The ancient art of acupuncture has been used in Asia for centuries to treat many conditions and relieve pain. It's now being used in the United States and other Western countries to ease everything from low back pain to nerve pain (such as painful shingles rashes), to headaches, fibromyalgia, and menstrual cramps — and more.
Traditional Chinese acupuncture involves the insertion of extremely fine needles into the skin at specific "acupoints." This may relieve pain by releasing endorphins, the body's natural pain-killing chemicals, and by affecting the part of the brain that governs serotonin, a brain chemical involved with mood.
In Chinese acupuncture, the acupuncturist may turn or twirl the needles slightly or apply heat or electrical stimulation to enhance the effects. He or she may also burn a therapeutic herb near the skin; this is called moxibustion.
A Japanese form of acupuncture involves more shallow needle insertion than in Chinese acupuncture, and the needles aren't usually manipulated. Korean acupuncture focuses on applying needles to points in just the hands and feet.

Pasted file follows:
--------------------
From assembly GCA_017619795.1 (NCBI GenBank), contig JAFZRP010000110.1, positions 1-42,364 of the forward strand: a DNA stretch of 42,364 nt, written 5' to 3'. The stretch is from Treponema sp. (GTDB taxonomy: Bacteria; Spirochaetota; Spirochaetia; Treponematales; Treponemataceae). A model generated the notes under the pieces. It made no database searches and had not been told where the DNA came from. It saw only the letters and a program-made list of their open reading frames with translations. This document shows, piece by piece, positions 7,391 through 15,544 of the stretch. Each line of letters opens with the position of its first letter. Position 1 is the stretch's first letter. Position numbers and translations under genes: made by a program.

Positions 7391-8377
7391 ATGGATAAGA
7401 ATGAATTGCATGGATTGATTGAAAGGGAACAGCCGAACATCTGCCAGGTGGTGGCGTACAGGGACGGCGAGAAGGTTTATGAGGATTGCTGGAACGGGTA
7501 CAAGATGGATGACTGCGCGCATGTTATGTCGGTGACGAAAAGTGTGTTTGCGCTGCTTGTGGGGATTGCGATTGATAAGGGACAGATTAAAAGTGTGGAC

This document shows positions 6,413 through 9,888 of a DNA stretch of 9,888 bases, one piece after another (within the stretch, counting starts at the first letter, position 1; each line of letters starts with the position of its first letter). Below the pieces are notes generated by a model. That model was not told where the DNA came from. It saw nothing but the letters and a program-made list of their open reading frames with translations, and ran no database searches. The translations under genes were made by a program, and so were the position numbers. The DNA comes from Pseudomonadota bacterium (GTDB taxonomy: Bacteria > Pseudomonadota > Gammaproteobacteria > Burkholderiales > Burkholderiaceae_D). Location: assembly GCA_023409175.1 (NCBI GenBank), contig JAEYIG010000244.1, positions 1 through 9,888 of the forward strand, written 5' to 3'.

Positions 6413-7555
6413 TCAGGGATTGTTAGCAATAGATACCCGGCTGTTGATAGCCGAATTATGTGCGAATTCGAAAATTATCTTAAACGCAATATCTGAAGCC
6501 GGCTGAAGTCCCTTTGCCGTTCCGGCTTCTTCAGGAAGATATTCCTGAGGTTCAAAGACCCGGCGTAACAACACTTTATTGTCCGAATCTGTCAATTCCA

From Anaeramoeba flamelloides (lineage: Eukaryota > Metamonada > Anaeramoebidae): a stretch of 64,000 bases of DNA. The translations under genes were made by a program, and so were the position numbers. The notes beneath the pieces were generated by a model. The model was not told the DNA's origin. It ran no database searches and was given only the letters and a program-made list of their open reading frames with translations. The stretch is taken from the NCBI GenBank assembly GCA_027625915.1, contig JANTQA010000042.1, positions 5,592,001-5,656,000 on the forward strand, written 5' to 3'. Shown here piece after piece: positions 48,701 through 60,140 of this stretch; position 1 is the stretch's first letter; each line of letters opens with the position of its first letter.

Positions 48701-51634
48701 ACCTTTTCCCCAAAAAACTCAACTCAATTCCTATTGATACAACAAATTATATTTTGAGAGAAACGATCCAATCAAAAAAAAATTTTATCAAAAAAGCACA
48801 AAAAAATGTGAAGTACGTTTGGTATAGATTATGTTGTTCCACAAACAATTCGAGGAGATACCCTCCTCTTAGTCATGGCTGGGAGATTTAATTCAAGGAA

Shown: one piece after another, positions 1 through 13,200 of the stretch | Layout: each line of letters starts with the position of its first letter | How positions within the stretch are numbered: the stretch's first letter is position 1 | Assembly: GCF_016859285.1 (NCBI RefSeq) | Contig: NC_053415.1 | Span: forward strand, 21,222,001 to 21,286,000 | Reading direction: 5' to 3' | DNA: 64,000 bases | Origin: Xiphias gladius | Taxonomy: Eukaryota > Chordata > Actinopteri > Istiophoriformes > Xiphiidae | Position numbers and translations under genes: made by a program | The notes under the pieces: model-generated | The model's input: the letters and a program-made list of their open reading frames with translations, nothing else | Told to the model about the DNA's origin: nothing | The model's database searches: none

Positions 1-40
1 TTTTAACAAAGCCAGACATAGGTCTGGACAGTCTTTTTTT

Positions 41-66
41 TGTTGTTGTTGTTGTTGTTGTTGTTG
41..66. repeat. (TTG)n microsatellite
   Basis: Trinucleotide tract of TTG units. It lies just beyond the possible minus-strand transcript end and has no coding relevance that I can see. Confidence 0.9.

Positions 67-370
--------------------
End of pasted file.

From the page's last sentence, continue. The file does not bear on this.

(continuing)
The acupuncturist typically inserts four to 10 needles and leaves them in place for 10 to 30 minutes while you rest. A usual course of treatment includes six to 12 sessions over a three-month period.
(Acupressure, a similar technique to acupuncture, does not use needles. Instead, the practitioner uses his or her hands to apply deep pressure at acupressure points.)
Acupuncture is generally quite safe, and the complication rate appears to be quite low. A review of acupuncture-related complications reported in medical journals found that the most serious problem was the accidental insertion of a needle into the pleural space between the lungs and the chest wall (but this is rare). The advent of single-use, sealed needle packages has all but eliminated the risks of blood-borne infections such as hepatitis B or HIV.
Precision Pain Care and Rehabilitation has two convenient locations in the Richmond Hill – Queens and New Hyde Park – Long Island. Call the Richmond Hill office at (718) 215-1888, or (516) 419-4480 for Long Island office, to arrange an appointment with our Interventional Pain Management Specialist, Dr. Jeffrey Chacko.